Fight Club

Edward-in-Fight-Club-edward-norton-562364_1600_900

By Tim Barlow

My first experience with the movie Fight Club was in psychology class during my senior year of high school.  There was a project where each student had to write a report on a movie that demonstrated a psychological illness.  I chose What about Bob?  More than a few others, chose Fight Club.  But the notion of multiple personality disorders unnerves me.

I am Tim’s smirking revenge.  After finally seeing Fight Club in college, what I loved about it, is probably what so many others did; those who love the album OK Computer, or have dreamt of admonishing parents with calls to open their eyes, or baaing like a sheep at corporate drones, or telling the huge man using the mobility scooter to shop for Doritos, that maybe the exercise would do him some good. Fight Club offers validity to that sneaking feeling, that the only way forward, when faced with a system or an institution or a behavior or even your own self, that was corrupted from the start, is to tear it all down.

But as time and life have passed, I’ve realized that’s far too simplistic.  No, the thing easily glossed over in Fight Club, is that it’s actually a charming love story.  Edward Norton’s character meeting an equally isolated and desperate character named Marla, played by the enchanting (but still mostly creepy) Helena Bonham Carter, and though their story may be unconventional on the surface, when broken down is quite romantic.  In the end, after everything has run its course, and all that could be destroyed is, they are back to where they started, just having (and just needing) each other.

Reaaalllly, that’s the point? Maybe the point is that you’ve spent your Saturday watching West Wing on Netflix and icing your sore shoulder, as you dread Monday morning.  Maybe the point is that you’ve spent an inordinate amount of time making sure doors and windows are really locked.  I can sympathize that not keeping Fight Club at an arm’s length could be incendiary.  The notion that to be a “normal”, contributing member of today’s society, is to simultaneously have mental illness, is entertaining at level one, stirring at a second, and explosive when taken any further.  But going further with an idea, doesn’t simultaneously discredit it.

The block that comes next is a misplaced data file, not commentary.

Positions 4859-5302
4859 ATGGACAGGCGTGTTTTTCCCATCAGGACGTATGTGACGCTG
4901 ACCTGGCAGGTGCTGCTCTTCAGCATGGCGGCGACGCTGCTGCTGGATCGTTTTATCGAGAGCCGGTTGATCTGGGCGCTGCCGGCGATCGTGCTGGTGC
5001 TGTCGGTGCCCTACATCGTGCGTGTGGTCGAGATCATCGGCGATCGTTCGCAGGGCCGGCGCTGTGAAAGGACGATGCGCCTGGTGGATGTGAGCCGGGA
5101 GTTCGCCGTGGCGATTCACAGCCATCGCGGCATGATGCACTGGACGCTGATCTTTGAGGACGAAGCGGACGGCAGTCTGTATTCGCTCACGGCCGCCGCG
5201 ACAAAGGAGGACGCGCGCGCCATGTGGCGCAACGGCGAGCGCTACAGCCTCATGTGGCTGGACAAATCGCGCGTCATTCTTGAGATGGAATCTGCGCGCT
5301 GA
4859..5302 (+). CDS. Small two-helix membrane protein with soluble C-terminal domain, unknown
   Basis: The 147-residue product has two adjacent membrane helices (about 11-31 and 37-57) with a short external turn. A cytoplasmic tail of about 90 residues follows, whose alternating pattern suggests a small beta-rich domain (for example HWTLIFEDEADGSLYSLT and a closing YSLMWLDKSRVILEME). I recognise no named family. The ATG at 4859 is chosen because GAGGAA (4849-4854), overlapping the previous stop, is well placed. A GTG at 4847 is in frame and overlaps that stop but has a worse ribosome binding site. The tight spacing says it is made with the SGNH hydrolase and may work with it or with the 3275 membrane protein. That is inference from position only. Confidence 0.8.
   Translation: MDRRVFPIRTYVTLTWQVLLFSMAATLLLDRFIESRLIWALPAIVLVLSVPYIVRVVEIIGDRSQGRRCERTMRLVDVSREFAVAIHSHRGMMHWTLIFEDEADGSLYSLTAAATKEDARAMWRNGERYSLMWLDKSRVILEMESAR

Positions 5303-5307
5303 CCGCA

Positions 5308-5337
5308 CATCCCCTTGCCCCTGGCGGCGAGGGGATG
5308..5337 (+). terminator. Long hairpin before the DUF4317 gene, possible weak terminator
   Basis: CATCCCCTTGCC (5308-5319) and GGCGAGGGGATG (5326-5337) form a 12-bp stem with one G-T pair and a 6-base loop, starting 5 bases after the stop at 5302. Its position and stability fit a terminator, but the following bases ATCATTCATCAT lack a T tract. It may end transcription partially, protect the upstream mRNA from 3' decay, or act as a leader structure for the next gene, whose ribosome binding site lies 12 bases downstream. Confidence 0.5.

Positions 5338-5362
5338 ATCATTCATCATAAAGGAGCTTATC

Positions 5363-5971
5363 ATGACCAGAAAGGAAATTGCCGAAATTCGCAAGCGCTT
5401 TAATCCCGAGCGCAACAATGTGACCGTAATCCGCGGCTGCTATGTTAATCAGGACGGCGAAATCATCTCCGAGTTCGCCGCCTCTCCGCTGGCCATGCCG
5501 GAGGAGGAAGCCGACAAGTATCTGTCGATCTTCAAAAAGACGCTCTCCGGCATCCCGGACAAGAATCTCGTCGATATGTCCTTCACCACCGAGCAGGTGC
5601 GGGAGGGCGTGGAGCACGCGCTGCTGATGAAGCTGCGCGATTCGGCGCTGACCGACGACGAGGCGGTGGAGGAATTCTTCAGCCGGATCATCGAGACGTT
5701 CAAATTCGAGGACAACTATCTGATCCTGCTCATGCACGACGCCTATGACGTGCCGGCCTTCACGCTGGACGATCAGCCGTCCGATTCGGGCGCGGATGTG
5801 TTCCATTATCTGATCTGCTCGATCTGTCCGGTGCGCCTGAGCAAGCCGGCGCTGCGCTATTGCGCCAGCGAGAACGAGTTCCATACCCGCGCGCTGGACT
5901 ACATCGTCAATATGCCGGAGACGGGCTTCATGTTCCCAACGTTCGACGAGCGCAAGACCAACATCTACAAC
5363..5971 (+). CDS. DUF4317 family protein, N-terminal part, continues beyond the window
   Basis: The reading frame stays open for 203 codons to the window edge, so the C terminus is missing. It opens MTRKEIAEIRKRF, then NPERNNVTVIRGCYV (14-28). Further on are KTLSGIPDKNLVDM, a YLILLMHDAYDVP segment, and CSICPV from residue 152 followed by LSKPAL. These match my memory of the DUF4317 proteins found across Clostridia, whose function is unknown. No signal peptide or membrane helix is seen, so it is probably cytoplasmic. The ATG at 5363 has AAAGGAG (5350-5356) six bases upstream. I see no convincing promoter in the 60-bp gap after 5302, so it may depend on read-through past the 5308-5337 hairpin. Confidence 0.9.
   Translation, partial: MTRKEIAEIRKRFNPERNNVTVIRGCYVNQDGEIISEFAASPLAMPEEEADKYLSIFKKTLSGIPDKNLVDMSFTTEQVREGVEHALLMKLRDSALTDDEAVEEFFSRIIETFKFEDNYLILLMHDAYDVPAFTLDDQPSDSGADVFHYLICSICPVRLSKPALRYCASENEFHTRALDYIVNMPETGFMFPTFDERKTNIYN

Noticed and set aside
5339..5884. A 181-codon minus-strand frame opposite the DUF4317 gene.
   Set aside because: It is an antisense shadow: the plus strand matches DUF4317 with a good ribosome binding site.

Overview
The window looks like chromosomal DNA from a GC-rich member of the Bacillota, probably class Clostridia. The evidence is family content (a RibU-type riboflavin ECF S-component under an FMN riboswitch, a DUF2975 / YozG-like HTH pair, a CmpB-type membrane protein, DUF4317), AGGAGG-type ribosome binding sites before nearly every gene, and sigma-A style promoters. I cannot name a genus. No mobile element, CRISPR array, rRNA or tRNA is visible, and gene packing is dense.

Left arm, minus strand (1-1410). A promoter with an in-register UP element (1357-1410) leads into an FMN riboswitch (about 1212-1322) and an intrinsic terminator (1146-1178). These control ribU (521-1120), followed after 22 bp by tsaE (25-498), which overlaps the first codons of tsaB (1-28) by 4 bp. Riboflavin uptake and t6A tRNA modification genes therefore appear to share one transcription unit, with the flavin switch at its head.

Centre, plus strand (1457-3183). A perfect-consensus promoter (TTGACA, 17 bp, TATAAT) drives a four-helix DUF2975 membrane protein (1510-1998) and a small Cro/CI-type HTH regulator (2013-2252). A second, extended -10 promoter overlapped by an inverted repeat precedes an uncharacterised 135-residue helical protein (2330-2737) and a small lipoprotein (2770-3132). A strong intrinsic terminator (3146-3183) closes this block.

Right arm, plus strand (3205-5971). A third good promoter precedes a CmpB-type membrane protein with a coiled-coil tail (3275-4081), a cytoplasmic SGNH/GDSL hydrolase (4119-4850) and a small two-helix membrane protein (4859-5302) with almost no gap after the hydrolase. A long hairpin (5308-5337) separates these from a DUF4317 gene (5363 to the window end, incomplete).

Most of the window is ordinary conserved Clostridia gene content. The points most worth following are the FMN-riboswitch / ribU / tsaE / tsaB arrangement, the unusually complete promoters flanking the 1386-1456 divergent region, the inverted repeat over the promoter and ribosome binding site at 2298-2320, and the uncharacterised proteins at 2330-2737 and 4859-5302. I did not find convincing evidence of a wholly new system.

But, even if that were it, and nothing more, is this all just a call to anarchy, then?  To put on our black hoodies and throw the gas mask into our Jansport backpacks with its “A” wrapped in a circle, drawn with White Out during 10th grade English?  To go spray paint “FASCIST” on some poor BP gas station owner’s windows?

I don’t think that is the point any more than you do.  And the argument that  “this is your life, and it’s ending one minute at a time” while tidy in premise, and a strong point in the stand up for human spirit column, also comes second.  When that all is stripped away, there is still Fight Club’s jarring commentary on the complexity of the human mind.  And everything else is just a vehicle for that process; making it through every day compliments of extreme mental gymnastics. So, given that, what is that point?

The point…?

Say it.  The point is….?

The point is that there are not actually two separate minds, within my head, having a conversation, about just one, 2hr movie.

There, was that so hard?

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